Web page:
Pacific 4-6-2+8 1994-2006 8810 T:8881 T:8882 T:88811 S:81530
81 (BR55) 0-8-0+6 2002 88983
96 (BR74) 2-6-0 2016 88964
SNCF 130 (BR74) 2-6-0 2016 88956
SNCF 150 2-10-0+8 1998 88833
SNCF 232 4-6-4 2003-2005 88063
A3/5 4-6-0+6 2005-2007 88992 T:81035

Please comment below if you want this list to be corrected!

Photographing a model backdrop

I decided my model train layout (Märklin Z) needed proper background image (a backdrop). If you google for it, you find many nice backdrops for sale. Those are probably fantastic, but I did not find one that works for me.

I will start with the result.


This is a panorama that is 180×15 cm, and most standard backdrops I found were not so extreme panoramas as I wanted. Also, when making it myself I could get the landscape I wanted.

This is what you need:

  1. A location with unobstructed view over the horizon
  2. Good weather conditions, preferably the sun in your back
  3. A tripod

And of course, you need a camera. I made use of the following features of my Nikon P7000 when photographing my panorama.

  1. RAW mode (to ensure white balance etc are identical for all pictures)
  2. Delayed shutter or remote shutter (to keep camera absolutely still)
  3. Manual mode (you want the same shutter speed and aperture for each picture
  4. Grid 3×3 (to help with proper overlap
  5. Horizontal indicator (to help getting the horizon straight
  6. 200 mm equivalent zoom (to be able to take several pictures at a limited horizon stretch)

I only rotated the camera using the tripod between each picture, keeping the horizon exactly in the middle of the pictures, and I let the pictures overlap 1/3.

Essentially, the math goes like this. I wanted at least about 150-200 dpi for my final print of 180 cm. This requires a picture that is about 15000 pixels wide. Ideally I would use a camera with 15000×10000 pixel sensor (that is 150MPixels) and just crop the picture. I have no such camera, but my Nikon P7000 is about 3600 pixels wide. With an overlap of 1/3, it means each picture contributes with only 2400 pixels, so I need a series of about 6 pictures to get a 15000 pixels wide result. Now this is where telezoom comes into play. At 200mm, each picture is about 10 degrees. The more telezoom you can get, the shorter horizon you can work with.

Dont overexpose! You want the sky blue – not white. If you have UV filters and stuff – great. But I suggest you underexpose a bit.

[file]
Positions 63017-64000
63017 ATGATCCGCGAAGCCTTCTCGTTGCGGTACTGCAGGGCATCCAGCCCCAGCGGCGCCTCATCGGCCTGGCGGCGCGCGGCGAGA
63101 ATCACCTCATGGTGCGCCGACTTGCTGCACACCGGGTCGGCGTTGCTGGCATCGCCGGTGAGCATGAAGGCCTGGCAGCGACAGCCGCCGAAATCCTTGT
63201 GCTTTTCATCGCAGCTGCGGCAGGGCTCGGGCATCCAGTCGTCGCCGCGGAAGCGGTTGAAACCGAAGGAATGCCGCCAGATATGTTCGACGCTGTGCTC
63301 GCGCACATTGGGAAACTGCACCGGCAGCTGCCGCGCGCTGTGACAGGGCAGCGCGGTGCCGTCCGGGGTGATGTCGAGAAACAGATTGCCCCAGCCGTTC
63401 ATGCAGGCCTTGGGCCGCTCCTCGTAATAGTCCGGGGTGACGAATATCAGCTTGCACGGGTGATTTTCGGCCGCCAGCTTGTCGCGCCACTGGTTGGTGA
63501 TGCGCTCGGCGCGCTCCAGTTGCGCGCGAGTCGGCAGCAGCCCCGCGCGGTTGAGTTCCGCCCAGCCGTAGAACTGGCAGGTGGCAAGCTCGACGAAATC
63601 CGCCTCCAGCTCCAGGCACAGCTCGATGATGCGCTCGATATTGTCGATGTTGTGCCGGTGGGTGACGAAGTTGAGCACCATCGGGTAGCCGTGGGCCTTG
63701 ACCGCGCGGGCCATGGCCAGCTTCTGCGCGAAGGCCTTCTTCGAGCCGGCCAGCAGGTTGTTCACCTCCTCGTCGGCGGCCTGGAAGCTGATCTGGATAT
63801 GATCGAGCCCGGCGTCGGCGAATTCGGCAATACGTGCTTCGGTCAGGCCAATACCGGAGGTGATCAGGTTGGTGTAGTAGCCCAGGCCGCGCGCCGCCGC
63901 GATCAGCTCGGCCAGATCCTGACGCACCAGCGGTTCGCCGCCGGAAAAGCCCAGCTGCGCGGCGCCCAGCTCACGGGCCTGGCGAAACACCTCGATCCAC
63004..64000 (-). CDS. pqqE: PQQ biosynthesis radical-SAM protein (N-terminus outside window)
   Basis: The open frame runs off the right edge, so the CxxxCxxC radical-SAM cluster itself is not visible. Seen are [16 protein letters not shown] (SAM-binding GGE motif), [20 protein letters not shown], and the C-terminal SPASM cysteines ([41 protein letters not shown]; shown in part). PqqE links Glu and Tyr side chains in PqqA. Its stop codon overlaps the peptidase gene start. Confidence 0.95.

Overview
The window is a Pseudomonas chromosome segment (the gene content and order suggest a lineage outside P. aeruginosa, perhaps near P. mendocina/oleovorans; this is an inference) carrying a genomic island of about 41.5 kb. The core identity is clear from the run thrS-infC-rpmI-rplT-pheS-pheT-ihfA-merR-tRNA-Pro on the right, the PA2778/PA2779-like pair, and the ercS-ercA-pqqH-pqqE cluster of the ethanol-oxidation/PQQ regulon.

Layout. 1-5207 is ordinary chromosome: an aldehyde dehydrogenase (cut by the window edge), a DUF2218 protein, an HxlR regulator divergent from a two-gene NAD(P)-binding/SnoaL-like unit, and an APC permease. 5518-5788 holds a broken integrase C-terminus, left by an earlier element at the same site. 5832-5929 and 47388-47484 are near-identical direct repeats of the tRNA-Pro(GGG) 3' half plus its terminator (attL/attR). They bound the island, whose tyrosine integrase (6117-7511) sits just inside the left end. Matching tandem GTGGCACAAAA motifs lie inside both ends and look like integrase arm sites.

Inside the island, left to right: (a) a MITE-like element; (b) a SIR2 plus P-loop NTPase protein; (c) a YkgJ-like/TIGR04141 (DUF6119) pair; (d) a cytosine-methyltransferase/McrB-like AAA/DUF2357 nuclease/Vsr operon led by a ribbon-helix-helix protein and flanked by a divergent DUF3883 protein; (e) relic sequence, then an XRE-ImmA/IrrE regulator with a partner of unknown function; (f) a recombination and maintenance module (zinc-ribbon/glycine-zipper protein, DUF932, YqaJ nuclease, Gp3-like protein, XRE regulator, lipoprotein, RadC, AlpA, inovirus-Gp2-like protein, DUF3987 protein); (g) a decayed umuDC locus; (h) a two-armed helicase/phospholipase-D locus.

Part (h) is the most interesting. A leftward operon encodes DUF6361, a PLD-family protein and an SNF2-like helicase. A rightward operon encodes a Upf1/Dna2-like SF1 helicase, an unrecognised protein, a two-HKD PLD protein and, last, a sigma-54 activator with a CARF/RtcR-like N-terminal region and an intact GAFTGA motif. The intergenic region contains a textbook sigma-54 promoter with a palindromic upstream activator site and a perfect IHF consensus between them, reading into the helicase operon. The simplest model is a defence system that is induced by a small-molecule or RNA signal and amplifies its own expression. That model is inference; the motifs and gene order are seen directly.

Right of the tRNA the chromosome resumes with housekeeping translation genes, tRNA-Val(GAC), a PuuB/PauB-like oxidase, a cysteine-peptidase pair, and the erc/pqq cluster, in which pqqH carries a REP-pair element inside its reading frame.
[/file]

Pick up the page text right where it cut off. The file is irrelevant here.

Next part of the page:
Panorama stiching
I used Ubuntu and tools that come with it to create my panorama.

First I imported all my series into Shotwell. That means, I let Shotwell do the RAW developing, which turned out ok (all pictures had the same white balance, etc) – perhaps I was just lucky. I picked my best series, and exported all pictures from that series at highest quality.

Second, I used Hugin Panorama Creator to create the actual panorama. I choose Lens Type = Panoramic (Cylindrical). This is a lie (and at 200mm it is a small lie), but it created the completely straight horizon I wanted.

Finally, I did some cropping and color adjustments in Gimp.

How to print something that is 180×15 cm? My first idea was to print several standard 15×10 cm photos and just display them next to each other. Problem is, you never know if the crop your pictures a little bit, and in this case it would destroy the result completely.

I ended up (in Gimp), cutting my 15000 pixel panorama into 3 pieces (each 60x15cm), and pasting the 3 pieces to a 5600×4000 image. I left white margins around each piece.

I then sent my single big picture to print on standard photo paper in 70x50cm. I cut out the 3 pieces with a razor and mounted them next to each other.

I did not have so high expectations. My plan was to learn from my first attempt and do everything over again a few times. But my first result was really above expectations – and very much good enough for my purpose.

You do not need higher DPI than I had (15000 pixels for 180 cm). You can probably do with less.

I am very happy with my sky (~RGB=135,166,186) and the sea colors (~RGB=32,63,97).

Printing on normal photo paper was good – the result is nice. The edges between them are not perfect though.

Pulling your Märklin Z 86501

Isn’t it annoying? You just set up your new Märklin Z-layout, but the tracks are a little bit dirty, rusty or whatever, and the the trains stop all the time.

You bring out your item 86501 Gleisreinigungswagen, but it is too heavy to pull up your long 3% slopes. And it is not so practical to just go downhill.

This is what I did:

How to pull your 86501

Several advantages:

  • Double pulling power
  • If one engine loses electrical contact, the other one takes over
  • Looks good!

Hope you found this helpful!